Power to much of Clintonville won’t be restored until July 7
July 7, in any other context, would seem a short way off.
But when it comes to sweltering temperatures coupled with no air conditioning, no fans and no relief, it looms like an eternity.
The brutal wind and thunderstorm that blew through central Ohio on Friday afternoon, June 29, toppled trees and chopped the tops of utility poles in parts of Clintonville, leaving most of the neighborhood without power as a heat wave continued to grip the region.
“Much of the area is still without power,” local blogger Jason V. Advani wrote Sunday, July 1. “There are a few pockets here in Clintonville that do have power; they are very lucky. For the rest of our area, 90 percent, restoration is now expected by midnight on July 7, according to the latest from AEP.”
As parents coped with children made grumpy by the heat and humidity, and residents throughout Clintonville faced the prospect of throwing out the contents of non-functioning refrigerators and freezers, some looked to find ways of preventing future power outages caused by storms such as the one that swept in last week.
“Perhaps this is an opportunity to push for underground power lines in Clintonville,” Lauren Newsom posted on a local chat room. “There would have been significantly fewer outages if the lines weren't able to be knocked down.”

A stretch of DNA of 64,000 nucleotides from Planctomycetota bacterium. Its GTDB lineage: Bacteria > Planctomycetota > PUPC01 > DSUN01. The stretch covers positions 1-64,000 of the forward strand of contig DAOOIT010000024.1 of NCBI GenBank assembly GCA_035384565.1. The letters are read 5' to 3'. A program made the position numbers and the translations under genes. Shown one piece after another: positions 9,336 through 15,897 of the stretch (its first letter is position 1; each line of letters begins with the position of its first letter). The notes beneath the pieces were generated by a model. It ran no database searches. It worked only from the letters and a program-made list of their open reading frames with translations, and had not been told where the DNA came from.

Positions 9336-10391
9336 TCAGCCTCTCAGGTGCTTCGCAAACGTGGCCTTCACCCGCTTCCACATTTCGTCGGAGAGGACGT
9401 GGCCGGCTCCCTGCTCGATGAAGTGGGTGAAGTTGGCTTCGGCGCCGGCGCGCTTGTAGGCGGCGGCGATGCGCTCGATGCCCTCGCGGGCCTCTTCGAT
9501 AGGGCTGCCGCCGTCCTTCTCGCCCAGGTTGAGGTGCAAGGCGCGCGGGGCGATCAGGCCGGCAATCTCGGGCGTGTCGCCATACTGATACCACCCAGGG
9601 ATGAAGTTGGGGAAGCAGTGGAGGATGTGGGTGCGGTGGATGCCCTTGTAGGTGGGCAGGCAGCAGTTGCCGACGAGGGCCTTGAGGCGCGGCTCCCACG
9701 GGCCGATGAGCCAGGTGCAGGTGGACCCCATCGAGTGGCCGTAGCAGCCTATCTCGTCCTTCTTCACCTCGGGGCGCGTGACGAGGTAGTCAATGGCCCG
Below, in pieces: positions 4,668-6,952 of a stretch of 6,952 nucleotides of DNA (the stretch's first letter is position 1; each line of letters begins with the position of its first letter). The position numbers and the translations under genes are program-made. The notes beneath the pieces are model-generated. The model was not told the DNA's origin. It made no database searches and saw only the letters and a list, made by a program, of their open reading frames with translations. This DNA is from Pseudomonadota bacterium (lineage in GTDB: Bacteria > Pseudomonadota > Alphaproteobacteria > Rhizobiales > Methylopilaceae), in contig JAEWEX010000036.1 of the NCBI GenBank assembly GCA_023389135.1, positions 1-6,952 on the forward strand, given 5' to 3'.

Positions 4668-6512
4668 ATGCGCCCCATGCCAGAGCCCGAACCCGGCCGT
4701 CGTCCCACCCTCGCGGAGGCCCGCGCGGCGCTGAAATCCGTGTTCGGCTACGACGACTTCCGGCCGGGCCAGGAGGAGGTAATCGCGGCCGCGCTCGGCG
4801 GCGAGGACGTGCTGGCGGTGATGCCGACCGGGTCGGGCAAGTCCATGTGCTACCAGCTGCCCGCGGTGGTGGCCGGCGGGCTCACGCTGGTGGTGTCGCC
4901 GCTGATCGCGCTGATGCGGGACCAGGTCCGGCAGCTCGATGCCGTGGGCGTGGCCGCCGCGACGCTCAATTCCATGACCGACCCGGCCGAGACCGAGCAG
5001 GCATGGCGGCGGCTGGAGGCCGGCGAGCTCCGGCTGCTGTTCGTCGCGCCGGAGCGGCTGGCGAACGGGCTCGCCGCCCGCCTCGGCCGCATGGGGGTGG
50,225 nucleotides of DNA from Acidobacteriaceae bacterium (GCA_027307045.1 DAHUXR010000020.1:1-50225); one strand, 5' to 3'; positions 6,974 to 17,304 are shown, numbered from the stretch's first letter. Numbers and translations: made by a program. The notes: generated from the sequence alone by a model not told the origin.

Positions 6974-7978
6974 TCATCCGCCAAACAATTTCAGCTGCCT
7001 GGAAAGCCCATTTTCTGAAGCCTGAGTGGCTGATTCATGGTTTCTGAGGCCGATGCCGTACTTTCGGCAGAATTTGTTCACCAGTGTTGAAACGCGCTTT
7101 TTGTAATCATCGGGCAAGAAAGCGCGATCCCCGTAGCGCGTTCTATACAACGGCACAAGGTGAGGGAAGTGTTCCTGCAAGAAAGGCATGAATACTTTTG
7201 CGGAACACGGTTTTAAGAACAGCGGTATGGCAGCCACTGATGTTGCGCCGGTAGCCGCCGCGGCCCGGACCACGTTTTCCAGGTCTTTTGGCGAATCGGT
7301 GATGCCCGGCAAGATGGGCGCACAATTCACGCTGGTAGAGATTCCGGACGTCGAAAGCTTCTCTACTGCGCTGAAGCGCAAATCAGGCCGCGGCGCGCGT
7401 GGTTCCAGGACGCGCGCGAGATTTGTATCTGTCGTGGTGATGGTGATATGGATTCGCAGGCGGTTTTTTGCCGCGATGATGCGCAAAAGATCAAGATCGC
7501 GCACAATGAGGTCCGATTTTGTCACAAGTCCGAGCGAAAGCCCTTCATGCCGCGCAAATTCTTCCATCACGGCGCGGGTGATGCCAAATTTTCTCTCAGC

Some pointed out on that same chat room that members of the Clintonville Area Commission are seeking input from residents on what might be done with Urban Infrastructure Recovery Funds, for which the community might be eligible. Mayor Michael B. Coleman established the fund in 1992 “to address capital improvement needs in central city neighborhoods,” according to a website devoted to the subject.
“These areas were sometimes overlooked within the traditional capital improvements planning process,” the site states. “UIRF was created to reverse the trend of urban decline while sharing public investment decisions directly with residents in the central city.”
“The CAC has the opportunity this month to request UIRF funds for infrastructure improvements,” North Broadway Street Association President Carole W. Tomko wrote in response to Newsom’s post.
“Perhaps people should ask their ‘commish’ to put this on the list.”
“You and Lauren make good points,” District 1 CAC representative Rob Wood replied. “I have asked if funding sources like UIRF can be applied for the purpose of burying power lines.”